Another example is worth recalling from the other side of the Persian or Arabian (or whatever you want to call it) Gulf. For over thirty years, the United States invested very heavily in its relationship with the Shah of Iran and vice versa. Iran was the single largest purchaser of US arms in 1978 and had a military force rivaling many European countries. Iran was the protector of US interests against Soviet expansion and served as a check on Gulf states hostile to Israel. Would a mutual defense treaty with Iran at the time of the Shah’s internal difficulties and subsequent expulsion somehow have protected American interests in the region or would it have drawn the us into a domestic fight that would have further poisoned what had already become a toxic relationship precisely because of our installation of the Shah and subsequent support? In a treaty scenario, had the Shah been able to convince Washington that the threat to him was orchestrated from the outside, the US may well have felt compelled to defend his regime to the end. The success of the Iranian Revolution was certainly not a good thing for US interests, but there was virtually no one in Washington in 1979 that thought American soldiers should die to save the Shah. And although signs were present, almost nobody predicted the Shah’s overthrow.
Sending the Wrong Signal
One-family rule can last a long time, can be moderately progressive in its social and economic policies, and can appear from the outside to be quite modern, but, absent reforming itself into a constitutional monarchy, the end almost always comes suddenly and unpredictably. This fundamental fault line in monarchies and one-family rule, be they benevolent or not, effectively precludes durable foreign and defense arrangements, and in the case of the Gulf, such a formal treaty could further damage US long-term interests. What would a defense treaty with these Gulf royal families signal to those who still look to the United States as a country that values individual liberty, the ability to choose one’s leaders at all political levels, and the right to express one’s views freely? It would say: “Forget about it. What we really care about it is military power.” If there is one lesson from our experience in Iran, it is that putting all your eggs in one basket can lead to very damaging consequences.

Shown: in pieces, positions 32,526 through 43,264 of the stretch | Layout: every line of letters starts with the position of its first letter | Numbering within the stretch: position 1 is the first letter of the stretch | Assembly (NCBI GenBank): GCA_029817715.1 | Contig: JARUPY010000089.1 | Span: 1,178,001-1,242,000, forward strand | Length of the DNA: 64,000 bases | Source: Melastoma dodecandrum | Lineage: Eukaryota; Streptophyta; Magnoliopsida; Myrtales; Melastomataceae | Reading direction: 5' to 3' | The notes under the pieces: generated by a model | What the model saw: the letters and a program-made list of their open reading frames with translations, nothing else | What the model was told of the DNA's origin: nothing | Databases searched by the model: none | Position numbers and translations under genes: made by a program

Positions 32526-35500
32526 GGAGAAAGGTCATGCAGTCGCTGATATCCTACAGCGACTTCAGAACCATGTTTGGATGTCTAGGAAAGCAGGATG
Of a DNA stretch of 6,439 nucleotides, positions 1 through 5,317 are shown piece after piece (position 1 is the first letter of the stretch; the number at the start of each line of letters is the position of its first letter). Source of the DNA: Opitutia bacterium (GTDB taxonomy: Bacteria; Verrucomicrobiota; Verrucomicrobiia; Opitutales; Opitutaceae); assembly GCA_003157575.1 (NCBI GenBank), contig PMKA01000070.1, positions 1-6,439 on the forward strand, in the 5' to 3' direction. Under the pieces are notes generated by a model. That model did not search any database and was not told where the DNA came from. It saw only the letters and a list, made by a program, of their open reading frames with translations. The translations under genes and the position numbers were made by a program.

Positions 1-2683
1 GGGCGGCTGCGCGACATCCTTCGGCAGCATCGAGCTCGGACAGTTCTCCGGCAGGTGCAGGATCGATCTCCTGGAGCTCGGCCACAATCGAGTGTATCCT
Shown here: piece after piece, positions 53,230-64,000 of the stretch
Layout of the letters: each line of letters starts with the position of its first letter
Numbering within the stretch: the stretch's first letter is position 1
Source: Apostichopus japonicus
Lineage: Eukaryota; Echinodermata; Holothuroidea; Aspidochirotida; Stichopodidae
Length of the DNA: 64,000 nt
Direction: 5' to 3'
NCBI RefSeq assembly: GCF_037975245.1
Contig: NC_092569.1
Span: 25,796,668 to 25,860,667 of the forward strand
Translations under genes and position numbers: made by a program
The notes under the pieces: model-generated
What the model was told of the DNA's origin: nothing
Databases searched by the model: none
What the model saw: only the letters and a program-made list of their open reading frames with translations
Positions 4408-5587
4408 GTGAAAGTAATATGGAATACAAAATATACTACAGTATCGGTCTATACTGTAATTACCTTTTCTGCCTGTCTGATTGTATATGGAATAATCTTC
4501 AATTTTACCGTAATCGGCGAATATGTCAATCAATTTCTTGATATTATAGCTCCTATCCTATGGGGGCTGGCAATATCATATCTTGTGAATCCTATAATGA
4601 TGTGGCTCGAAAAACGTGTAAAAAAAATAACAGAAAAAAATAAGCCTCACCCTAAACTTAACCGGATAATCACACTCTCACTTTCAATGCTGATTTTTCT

People Power is a Real Thing
Rather than putting our energy into formalizing what is already a very robust set of military arrangements, the United States needs to work a lot harder at finding ways to be at the side of the citizens of the Middle East, and not rely only on a group of families that came to power through accidents of colonial history. If we believe in our own American ideals and values, we will believe that the people will eventually prevail in the Middle East. Regardless of our security issues, we cannot put Arabs and Iranians in some expedient category of people that do not merit participatory democracy, or who are simply unprepared to pursue it. The people of the Middle East may not always prevail in ways that we find appealing and there will be no guarantees that their crippled civil societies will be up to fostering truly representative political systems in the near future. But, at the bare minimum, we have an obligation to do no harm to the emergence of systems that share our values. I believe a US treaty with Gulf partners, reinforcing a set of values that we do not share, is unnecessary and would do harm.
Richard LeBaron is a retired career diplomat and a Non-Resident Fellow at the Scowcroft and the Hariri Centers of the Atlantic Council.